It is not very often when a change of ownership of a business/ property or a new government occurs that the new keeps the old. One local organization has been counting their blessings and is thankful for the olive branch offered to them by Sandals Saint Lucia.
Pauline Newman, Grow Well Saint Lucia, who is a Trustee and Director of the Junior Golf Programme at Sandals Golf and Country Club in Cap Estate said she was nervous when Sandals purchased the Golf and Country Club and Golf Course.
“But when I wrote to them about the junior programme, their response was I love it, continue what you are doing”.
Newman took the time out to speak to this reporter minutes before Legendary Golfer, Australian Greg Norman made the pronouncement that the Sandals dubbed “Diamond in the rough” Golf Couse at Cap Estate will be opening on February 10th, 2020.
At the time of this interview close to 20 young golfers were in training under the watchful eyes of coach, Terry Verdant.
Newman said, “This programme started nine years ago with a few children we recruited from the Gros Islet Primary School, and throughout we have found amazing talent in some of the children. We did not pick them for their talent; very few of them know anything about golf. At one time there was a programme with Caddies, but with the advent of golfing carts there was no real need for Caddies and therefore there was no introduction to our children in Gros Islet to a golf course that is nearby”.
“With the assistance of a professional golfer, we started the programme in 2011 and at that point the Golf Course was owned by Cap Estate Saint Lucia Limited. They welcomed us. It was amazing when Misses Adonai and the owners took us under their wings; it was not a universally accepted practice to allow youngsters from Gros Islet onto this prestigious golf course,” Newman added.
“Some members welcomed them, others were saying what are you doing with these children, what is going to happen to them; they learn golf and what next? They were genuine questions,” she said.
“At Grow Well, our goal was to introduce an elite sport to the children in our country, in Gros Islet, because the golf course is within walking distance and they should be able to understand that sports is not only the good sport of cricket and football, but there is also the elite sport like tennis, golf and sailing, they should have a taste of it,” Newman said.
She explained that the equipment for the children came from friends, golfing friends who come to Saint Lucia every year for the winter months.
“They love what we are doing; they love seeing the children on the course and they gave us equipment. Some of them sponsored sessions, each session cost money. Golf is an expensive sport. We have to pay the coaches a stipend, they do give some of their time, and if they weren’t with us they could be earning elsewhere. We have to pay for clubs and uniforms; we have to make them feel they are fitting,” Newman said.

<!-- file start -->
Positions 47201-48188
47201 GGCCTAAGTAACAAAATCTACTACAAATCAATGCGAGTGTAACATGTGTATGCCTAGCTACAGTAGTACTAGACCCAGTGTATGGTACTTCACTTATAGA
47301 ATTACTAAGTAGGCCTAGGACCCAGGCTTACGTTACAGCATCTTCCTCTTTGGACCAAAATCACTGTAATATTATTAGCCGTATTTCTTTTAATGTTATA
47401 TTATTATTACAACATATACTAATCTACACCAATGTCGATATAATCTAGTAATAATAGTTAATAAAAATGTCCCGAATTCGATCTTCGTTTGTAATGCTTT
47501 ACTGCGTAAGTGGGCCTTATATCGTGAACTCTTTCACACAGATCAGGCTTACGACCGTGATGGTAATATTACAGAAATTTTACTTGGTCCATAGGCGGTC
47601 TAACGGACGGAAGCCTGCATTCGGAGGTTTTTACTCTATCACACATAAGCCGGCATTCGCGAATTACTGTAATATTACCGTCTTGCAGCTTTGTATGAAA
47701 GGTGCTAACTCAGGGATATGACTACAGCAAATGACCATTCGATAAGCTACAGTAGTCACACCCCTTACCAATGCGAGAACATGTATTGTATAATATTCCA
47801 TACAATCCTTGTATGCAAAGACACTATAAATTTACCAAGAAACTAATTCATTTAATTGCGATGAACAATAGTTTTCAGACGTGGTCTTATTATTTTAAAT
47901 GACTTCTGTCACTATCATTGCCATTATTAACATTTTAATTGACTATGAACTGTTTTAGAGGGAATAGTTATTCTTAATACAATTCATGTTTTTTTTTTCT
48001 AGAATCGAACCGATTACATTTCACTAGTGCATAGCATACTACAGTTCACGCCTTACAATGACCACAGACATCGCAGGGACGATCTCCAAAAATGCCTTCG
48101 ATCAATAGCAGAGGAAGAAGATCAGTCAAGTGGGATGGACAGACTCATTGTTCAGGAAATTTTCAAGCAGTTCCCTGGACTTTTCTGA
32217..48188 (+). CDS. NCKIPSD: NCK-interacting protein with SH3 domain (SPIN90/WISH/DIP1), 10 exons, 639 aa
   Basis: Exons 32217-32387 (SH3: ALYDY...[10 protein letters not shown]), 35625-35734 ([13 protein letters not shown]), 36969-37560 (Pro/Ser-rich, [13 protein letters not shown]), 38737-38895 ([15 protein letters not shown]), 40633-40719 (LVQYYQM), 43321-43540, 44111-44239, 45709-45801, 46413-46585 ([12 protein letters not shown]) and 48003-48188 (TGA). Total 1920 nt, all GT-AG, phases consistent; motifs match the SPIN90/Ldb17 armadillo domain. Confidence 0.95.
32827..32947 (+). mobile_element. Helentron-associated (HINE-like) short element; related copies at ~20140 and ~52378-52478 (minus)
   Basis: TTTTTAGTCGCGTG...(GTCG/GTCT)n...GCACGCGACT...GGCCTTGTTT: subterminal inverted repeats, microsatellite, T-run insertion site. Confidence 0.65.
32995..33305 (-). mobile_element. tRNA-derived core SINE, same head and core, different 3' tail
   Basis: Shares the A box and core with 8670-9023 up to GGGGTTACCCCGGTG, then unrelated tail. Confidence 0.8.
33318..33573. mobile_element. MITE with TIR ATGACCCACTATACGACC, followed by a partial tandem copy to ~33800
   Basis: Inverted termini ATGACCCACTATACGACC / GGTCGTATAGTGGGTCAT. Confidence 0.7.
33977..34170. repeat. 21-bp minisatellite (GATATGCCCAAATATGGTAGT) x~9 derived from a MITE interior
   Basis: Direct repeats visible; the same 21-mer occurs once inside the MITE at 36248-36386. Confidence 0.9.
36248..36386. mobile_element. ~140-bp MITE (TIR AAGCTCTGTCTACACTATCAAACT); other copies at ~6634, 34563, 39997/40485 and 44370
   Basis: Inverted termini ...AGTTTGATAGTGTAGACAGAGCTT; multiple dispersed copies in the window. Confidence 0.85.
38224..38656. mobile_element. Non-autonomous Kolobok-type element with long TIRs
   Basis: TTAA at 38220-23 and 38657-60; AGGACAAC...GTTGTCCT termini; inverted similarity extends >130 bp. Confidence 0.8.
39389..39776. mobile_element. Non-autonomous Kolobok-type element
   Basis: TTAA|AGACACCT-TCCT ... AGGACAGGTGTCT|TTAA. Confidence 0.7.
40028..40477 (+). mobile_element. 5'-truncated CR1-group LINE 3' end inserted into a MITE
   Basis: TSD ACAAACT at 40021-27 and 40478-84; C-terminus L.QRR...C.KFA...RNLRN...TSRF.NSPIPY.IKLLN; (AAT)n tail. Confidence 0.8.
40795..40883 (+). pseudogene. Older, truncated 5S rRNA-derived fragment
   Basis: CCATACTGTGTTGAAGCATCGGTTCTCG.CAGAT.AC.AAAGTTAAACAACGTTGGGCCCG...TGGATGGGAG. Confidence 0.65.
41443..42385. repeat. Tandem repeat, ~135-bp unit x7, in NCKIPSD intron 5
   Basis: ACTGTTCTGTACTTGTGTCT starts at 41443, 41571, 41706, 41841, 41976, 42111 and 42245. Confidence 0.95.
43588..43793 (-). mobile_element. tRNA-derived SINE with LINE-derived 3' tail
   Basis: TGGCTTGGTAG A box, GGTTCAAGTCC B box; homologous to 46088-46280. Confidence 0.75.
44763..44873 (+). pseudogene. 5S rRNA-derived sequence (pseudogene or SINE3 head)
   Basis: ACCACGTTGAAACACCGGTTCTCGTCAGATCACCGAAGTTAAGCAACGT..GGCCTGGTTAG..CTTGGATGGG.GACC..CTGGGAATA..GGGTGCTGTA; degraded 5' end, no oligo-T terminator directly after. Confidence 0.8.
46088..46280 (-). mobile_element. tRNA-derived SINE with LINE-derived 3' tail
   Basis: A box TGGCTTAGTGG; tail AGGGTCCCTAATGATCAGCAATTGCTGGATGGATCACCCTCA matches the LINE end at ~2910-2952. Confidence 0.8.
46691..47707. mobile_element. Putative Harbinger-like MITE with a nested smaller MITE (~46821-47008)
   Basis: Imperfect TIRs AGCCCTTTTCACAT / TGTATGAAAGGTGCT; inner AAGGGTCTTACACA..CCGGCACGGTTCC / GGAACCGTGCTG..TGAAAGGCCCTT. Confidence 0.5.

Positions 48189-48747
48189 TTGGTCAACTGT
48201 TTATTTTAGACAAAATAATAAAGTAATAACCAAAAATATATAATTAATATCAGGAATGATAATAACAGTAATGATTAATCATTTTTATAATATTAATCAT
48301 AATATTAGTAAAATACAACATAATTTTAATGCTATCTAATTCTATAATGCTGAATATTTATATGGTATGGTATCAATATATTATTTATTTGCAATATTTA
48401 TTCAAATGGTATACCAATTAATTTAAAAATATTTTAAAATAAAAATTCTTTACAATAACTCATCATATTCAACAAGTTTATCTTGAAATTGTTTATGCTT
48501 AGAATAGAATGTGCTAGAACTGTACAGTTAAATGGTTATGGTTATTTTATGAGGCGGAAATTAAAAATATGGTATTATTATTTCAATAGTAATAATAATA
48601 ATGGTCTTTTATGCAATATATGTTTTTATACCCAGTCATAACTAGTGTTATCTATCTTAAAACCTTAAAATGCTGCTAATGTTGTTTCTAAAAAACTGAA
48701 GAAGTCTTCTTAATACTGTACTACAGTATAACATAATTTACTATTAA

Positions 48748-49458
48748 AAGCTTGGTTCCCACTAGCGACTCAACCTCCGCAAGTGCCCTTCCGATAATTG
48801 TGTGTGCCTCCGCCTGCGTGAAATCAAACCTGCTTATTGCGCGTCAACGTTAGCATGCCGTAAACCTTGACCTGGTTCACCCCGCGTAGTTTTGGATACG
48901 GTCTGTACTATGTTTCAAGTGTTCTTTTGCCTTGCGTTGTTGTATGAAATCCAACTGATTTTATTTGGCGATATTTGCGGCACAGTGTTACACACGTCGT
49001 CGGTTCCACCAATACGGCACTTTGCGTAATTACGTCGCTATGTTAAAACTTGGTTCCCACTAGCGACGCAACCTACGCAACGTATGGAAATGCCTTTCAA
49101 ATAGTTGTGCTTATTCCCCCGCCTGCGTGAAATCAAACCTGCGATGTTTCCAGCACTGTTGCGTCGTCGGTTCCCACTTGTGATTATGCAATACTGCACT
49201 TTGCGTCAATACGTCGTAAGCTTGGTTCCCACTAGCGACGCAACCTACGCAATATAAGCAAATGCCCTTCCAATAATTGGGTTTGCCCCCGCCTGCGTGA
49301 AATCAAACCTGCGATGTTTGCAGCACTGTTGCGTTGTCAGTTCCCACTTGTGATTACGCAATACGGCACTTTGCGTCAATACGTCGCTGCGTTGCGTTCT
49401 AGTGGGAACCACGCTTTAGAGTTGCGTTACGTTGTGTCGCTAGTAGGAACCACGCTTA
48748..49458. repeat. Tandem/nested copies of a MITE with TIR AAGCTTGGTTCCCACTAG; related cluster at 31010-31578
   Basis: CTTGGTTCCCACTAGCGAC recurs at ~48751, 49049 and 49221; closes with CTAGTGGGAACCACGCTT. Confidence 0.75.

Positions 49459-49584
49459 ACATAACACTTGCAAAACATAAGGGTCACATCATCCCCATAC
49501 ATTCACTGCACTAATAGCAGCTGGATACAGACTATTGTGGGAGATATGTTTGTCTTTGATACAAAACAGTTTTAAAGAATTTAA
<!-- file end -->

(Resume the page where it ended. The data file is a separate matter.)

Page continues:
With a smile on her face, Newman said, “Here is where I am so proud of Sandals, because I was so nervous when they purchased the Golf Couse; Sandals All Inclusive, what would happen to our programme? I wrote them a letter detailing what the programme was like; I received a response the same afternoon saying “We love it, continue what you are doing”.
“That means we have a course to play on. Sandals store our equipment, the Sandals bus goes into Gros Islet picks up our children after school on a Tuesday and Thursday afternoon, take them back to Gros Islet; It shows a commitment, but more than that to us. It shows the children can have an appreciation, self-esteem for themselves; these are not children who are great in school necessarily, but great in something else,” noted Newman.
She said, “Currently there is a two week summer camp going, it’s the eighth consecutive year. Twenty one young golfers are under the watchful eyes of Terry Verdant. We try to have 16 children in the after school programme which runs on Tuesdays and Thursdays while the advance golfers are allowed to play on Saturdays. During the school year we start at 3.30 p.m. because of the traffic”.
Newman: “Our top junior golfer is 15 year old Kimani Thomas; his handicap is 13 and its going down and everybody knows that. Kimani, along with Lisa Daniel and Samuel Richelieu won the prestigious ‘Saint Lucia Rotary Tournament’ this year. They also participated in the Trinidad and Tobago Rotary tournament and placed high”.
She continued, “In the Lion’s Tournament Kimani and his team of adults which included Ames and Ray Atkinson won it, Kimani was a key partner in winning two of the best Tournament the club holds. We also have Adrian Richelieu who is excellent and he is challenging Kimani. Lisa Daniel is our champion lady golfer, she turns 18 years on Wednesday 17 July, and she is challenged by Celine Lubin and Britany Mangal”.
When asked what was next in store the junior golfers after the camp she sald, “We have regular programmes, during the school year; it’s three times a week. What next for them, some of them have been here for nine years, they graduated, they are 18 years and they have to leave the programme. We gave three of them including Lisa Daniel, Steward Membership, so they can play on their own; they are members of the course. They could be members until age 21 and then the higher regular membership starts. They have an opportunity”.
Newman: “What is more important to us, we are building them to be stellar members of their respective communities, it’s not just golf because if it was just golf, we would go and find the best athlete to play”.
She said the theme at camp is appreciation; the children are learning to appreciate what they have and what were given to them by so many others and to appreciate one another.